The barista recognised me the second I pushed the door open. “Gemma!” he said, a big smile on his weathered old face as he leant on his elbows on the counter. “Long time no see! Where have you been?” He pretended to glare at me. “Have you and Sarah been cheating on me with another café? Is it that guy around the corner? I will take him out.”
I had to laugh at that; I forgot how much I liked him. “No,” I promised, “Sare got pregnant, and her boyfriend worries about her catching the train in the cold so he mostly drives her to work now.”
The barista made an ‘ah’ expression. “Well, congratulate her for me!” Then, thinking for a moment, he took a huge, almost McDonald’s-level enormous cup off the top of the coffee machine. “We have jumbo cup now. If she’s drinking for two, maybe she should have that instead?”
It was so comically large that I just had to get Sarah’s hot chocolate in it, and then with some difficulty I ferried our drinks to the station, and with even more difficulty, I somehow managed to awkwardly juggle them as I tapped on and went through the turnstiles in time for the 7:31. There was even a bench free—good thing, because the jumbo hot chocolate practically needed a seat of its own.
I sat down beside it, chuckling to myself about the weird looks it was getting. Gosh, Sarah was going to just love that thing; I couldn’t wait to see her face when I surprised her with it! I angled myself towards the gates, trying to spot Sarah’s sleek dark brown hair or hear the clip-clip of her signature Jimmy Choos on the platform. There were a lot of stylish women in suits standing around me, but none of them were her. By the time the 7:31 pulled up and everyone piled into it, I hadn’t seen her.
Someone’s late, I thought smugly as I watched the train disappear down the tracks, thinking I could finally tease her about being late for once. I checked my phone to see if she’d messaged me—she hadn’t—and finished my latte. Never mind, we’d still make it to work on time if we got the 7:46.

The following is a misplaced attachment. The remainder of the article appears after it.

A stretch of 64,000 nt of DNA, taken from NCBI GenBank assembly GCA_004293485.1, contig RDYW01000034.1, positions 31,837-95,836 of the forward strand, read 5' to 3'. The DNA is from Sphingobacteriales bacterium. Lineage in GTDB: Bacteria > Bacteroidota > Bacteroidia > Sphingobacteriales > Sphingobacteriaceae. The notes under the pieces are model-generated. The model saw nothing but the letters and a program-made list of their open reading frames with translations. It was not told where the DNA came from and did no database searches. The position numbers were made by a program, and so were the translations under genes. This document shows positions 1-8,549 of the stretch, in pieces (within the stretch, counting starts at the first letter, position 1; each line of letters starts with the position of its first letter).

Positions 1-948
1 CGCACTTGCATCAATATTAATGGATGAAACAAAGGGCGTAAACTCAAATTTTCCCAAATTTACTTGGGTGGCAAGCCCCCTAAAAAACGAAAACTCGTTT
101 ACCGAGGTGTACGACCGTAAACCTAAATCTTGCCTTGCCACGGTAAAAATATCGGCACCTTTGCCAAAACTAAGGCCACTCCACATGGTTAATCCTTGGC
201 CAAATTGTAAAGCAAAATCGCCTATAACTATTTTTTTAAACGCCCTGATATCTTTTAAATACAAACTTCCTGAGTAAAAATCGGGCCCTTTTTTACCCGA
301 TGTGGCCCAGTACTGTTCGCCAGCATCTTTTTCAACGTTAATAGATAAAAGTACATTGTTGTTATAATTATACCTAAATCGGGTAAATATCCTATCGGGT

By the time that train arrived, though, Sarah still hadn’t.
That was the last train we could catch to work and arrive on time; the 8:01 would make us about 15 minutes late. It was really unlike Sarah to be late to work. I sat there, biting my lip and staring down at the silent phone in my hands. She always messaged me if she was going to be late.
She wasn’t here, she hadn’t messaged me, and there were way less people arriving at the station now.
I couldn’t ignore the knot in my stomach.
She wasn’t coming after all, was she? I’d bought this big hilarious jumbo cup of hot chocolate for nothing.
I exhaled, sinking down into the bench and feeling suddenly really stupid for spending $8.00 on a novelty drink when Sarah only told me she might catch the train this morning. It was just that I used to enjoy catching it with her so much, it didn’t even occur to me that ‘might’ didn’t mean ‘would’. I thought she’d be just as excited as I was to be commuting together again…
I shouldn’t have rushed, I thought as I looked down at my cat hair-covered blazer and my stockingless pale legs. I hadn’t even done my makeup. That wouldn’t matter for most women—especially women like Sarah who looked amazing with or without it—but because I was a redhead, everything on my face was practically blond until I de-blonded it. The people on the opposite platform were probably wondering why I had no eyebrows.
I stood as the 8:01 was announced, craning my neck hopefully towards the turnstiles one last time. When I didn’t see her, I dropped the jumbo cup I’d bought especially for her in the bin beside me with a clang, and squished onto the train all by myself.